The Aviation Ministry says it will not relent in negotiating more
routes for airlines operating in the country as it strives to make Ghana
an aviation hub.
Ghana currently has over 65 Bilateral Air Service Agreements (BASA) with countries in both Europe and the Americas permitting airlines to operate into these areas.
Recently at the International Civil Aviation Authority’s Air Service negotiations held in Kenya, Ghana signed agreements with Jamaica, Canada, Guyana and Seychelles all to pave way for designated Airlines from Ghana to fly into these countries
However, Director at the Ministry of Aviation, Ellis Hue Tamakloe said negotiating for more destinations will make Ghana more attractive to Airlines.
“The signing of all these Bilateral Air Service Agreements is in line with helping us achieve our vision of becoming an aviation hub within the sub-region. I must say that if you do not have enough BASA’s you cannot attract the number of Airlines you want in this country.”
He said, “So what I want to say is that we will continue to negotiate more BASA’s as long as it takes and as long as safety and security is not compromised to ensure that we become the light of Africa”.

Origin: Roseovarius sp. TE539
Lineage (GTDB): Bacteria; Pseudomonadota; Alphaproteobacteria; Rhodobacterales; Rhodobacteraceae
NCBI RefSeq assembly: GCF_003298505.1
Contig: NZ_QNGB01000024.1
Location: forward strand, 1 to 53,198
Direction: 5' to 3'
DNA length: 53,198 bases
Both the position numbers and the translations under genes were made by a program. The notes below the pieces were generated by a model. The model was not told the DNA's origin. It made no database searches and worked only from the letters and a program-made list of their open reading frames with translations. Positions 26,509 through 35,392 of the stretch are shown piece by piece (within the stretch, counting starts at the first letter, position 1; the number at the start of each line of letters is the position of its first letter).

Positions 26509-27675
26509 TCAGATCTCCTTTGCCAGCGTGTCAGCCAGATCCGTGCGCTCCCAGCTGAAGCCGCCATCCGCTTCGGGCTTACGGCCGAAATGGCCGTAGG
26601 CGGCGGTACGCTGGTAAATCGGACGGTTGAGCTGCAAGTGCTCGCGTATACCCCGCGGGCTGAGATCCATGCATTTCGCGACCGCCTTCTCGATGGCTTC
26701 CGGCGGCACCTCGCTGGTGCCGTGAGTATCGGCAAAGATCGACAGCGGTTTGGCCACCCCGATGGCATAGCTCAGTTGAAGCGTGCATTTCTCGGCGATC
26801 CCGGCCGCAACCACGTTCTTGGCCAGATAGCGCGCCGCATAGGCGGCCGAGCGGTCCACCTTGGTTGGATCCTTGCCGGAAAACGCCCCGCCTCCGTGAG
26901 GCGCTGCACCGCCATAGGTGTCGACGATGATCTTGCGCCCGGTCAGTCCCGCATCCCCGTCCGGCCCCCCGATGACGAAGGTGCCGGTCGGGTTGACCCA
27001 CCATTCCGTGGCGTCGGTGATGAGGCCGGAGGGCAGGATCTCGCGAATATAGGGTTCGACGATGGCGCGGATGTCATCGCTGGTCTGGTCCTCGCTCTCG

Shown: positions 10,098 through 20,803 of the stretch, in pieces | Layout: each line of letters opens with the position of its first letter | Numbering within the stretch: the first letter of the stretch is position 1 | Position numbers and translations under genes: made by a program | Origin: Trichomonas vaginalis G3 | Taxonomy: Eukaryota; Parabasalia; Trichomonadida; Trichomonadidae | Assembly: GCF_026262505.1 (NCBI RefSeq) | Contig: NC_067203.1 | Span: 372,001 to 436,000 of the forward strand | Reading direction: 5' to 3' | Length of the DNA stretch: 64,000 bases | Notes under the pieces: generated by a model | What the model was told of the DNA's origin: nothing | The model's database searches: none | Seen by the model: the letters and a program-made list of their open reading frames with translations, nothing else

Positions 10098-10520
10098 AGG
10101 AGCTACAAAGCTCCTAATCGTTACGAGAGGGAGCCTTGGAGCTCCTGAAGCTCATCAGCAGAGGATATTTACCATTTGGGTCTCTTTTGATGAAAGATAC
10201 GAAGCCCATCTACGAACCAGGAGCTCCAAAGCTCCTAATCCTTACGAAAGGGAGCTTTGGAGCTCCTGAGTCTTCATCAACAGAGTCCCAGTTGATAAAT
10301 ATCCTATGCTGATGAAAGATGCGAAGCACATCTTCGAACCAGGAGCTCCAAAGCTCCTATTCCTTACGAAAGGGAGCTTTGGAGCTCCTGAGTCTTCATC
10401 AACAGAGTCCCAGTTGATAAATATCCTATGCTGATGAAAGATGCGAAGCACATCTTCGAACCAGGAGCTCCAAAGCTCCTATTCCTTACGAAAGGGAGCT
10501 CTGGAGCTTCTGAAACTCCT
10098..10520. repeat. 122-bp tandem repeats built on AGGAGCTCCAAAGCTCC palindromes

What is Bilateral Air Service Agreements (BASA’s)?
Bilateral Air Service Agreements (“BASAs”) are treaties signed between Countries to allow international commercial air transport services between territories of the signing countries. BASA’s enable movement of persons, cargo, trade and tourism via air transport.
These agreements provide the framework under which identified airlines from the two countries fly into designated ports in each other’s country.
It usually covers issues regarding traffic rights, use of intermediate routes, type of aircraft, safety standards, competition, policy on ownership, design and control of airlines, in order for both countries to benefit from the agreement, fares and tax issues.
Negotiations to enter into BASAs are usually spearheaded by the Ministry of Aviation after extensive consultation with aviation regulatory authorities and concerned institutions, and then approval from the parliament of Ghana.